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Thursday, August 03, 2006

On The Phone With Banville

Now that his Booker-winning The Sea has been translated into Hebrew, Israeli daily Haaretz interviews John Banville over the phone:

On his refusal to read reviews of his work: "I spent years writing my book. Why should I want to read someone who spent half a week finding something to say about the book? It doesn't interest me. And if we're being honest - it's self-defense. I prefer to read nothing - not the good critique or the bad - to avoid being influenced by the opinions of others. I am the only individual who knows what the book should be, for good or bad, success or failure. I am the worst judge of my books."

On identity: "We all imagine that we are absolute individuals. But when we begin to look for where this individuality resides, it's very difficult to find. There's no specific person inside me who is the absolute John Banville. There are serial selves we present to the world. We all have the experience of waking up in the morning and meeting a man who is our worst enemy - presenting one aspect of oneself to him and then going to meeting one's lover and presenting an entirely different aspect. When you look closely at your life, you realize that you're doing this with everybody that you meet in every situation: You present a different self. If that's the case, where is the essential self? Where is the common denominator of all this? I don't think there is one...I am probably something of a Buddhist. I think we are a collection of selves, a collection of attitudes - of emotions. They are all aspects - not essence."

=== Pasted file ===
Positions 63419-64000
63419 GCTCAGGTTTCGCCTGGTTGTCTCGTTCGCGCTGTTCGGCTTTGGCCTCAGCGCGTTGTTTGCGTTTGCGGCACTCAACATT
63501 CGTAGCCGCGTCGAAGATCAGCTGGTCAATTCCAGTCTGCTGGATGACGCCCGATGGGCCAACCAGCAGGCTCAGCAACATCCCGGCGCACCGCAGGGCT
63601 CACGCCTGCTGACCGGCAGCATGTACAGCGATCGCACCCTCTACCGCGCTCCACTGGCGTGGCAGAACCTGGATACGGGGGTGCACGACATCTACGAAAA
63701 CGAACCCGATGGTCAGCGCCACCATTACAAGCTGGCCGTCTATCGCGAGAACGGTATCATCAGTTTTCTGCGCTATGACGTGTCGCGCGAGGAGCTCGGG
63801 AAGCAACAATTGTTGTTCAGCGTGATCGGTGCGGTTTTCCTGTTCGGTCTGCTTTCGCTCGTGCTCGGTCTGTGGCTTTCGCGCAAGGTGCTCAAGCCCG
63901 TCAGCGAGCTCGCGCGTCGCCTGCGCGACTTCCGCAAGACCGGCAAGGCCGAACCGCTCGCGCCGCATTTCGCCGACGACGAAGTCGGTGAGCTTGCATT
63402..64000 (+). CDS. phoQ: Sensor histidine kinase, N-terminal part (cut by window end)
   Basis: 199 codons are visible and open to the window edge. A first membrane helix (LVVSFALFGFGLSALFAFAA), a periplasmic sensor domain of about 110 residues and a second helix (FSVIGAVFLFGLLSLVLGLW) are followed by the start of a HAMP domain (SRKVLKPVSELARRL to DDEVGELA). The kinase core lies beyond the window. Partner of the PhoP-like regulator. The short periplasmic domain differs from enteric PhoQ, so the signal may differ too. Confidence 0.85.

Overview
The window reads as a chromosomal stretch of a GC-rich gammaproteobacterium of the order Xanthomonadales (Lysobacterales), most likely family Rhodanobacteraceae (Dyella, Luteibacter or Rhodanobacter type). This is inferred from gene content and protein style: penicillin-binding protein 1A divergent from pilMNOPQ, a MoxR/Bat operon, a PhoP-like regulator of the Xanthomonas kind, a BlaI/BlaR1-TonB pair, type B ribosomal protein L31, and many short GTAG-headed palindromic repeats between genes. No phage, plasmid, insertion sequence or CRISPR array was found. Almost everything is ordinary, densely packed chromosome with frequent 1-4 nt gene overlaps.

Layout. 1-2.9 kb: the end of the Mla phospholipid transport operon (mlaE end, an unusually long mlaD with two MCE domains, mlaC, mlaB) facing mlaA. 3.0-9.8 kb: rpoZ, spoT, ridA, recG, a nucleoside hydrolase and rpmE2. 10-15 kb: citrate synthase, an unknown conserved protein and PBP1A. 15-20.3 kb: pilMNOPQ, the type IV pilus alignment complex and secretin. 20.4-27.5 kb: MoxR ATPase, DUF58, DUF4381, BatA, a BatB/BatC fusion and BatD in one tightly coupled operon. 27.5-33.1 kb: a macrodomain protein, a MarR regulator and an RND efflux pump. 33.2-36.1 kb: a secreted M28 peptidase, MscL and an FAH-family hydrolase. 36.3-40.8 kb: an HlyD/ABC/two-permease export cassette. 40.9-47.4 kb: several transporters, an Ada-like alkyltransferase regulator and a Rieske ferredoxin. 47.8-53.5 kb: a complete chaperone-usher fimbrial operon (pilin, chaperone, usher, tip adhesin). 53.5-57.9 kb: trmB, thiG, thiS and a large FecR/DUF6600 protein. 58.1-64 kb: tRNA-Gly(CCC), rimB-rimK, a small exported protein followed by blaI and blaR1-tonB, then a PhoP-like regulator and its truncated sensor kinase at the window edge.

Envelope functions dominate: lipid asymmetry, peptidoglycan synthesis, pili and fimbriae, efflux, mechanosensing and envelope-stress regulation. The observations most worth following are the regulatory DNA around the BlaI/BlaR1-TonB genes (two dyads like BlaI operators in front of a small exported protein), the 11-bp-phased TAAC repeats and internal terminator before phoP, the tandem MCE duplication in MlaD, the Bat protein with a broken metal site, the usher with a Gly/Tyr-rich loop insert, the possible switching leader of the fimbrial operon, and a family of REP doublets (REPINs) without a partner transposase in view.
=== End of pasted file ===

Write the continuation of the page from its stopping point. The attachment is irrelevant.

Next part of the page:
On Irish and English: "We lost the Irish language about 150 years ago. We turned from the Irish language to English. The Irish language is a completely different language. It is very indirect, very evasive. You cannot simply say, 'I am a man.' You must say, 'I am in my manhood.' English is the opposite of that. It is a language of declarations, of narrative, designed like Latin, a language of commands. And when the two languages met, the sensitivity of the Irish language with basic English, the result was a clash of languages that continues to the present day...I do not feel at home in English. Even though my parents did not speak the Irish language, I still have that sensitivity of the Irish language. We approached English with a certain sense of foreignness. We diluted it and designed it and created an amazing literary tool. Irish writers like double-meaning. British writers try to be as clear as possible. And I admire British writers - Graham Greene, for example. The English language is certainly the biggest language in the world. I like it, I like to remember the right word to describe a specific thing. There is a special word in English which describes the situation in which you wake up in the morning and stretch your arms. Isn't it amazing that the language has a word to describe a thing like that? I do not try to impress people with big words. I merely try to be precise."

Fascinating stuff. Wonder what that "special word", above, is.


  • Thanks for the link. Fascinating stuff, indeed.

    Perhaps that 'special word' can be found by looking up 'angdaai' in a Hindi-English dictionary . . .


    By Anonymous Anonymous, at 3:31 PM  

  • that special word is 'pandiculation'

    By Anonymous Anonymous, at 2:07 PM  

  • Wonderful. Thanks!

    By Blogger PrufrockTwo, at 4:13 PM  

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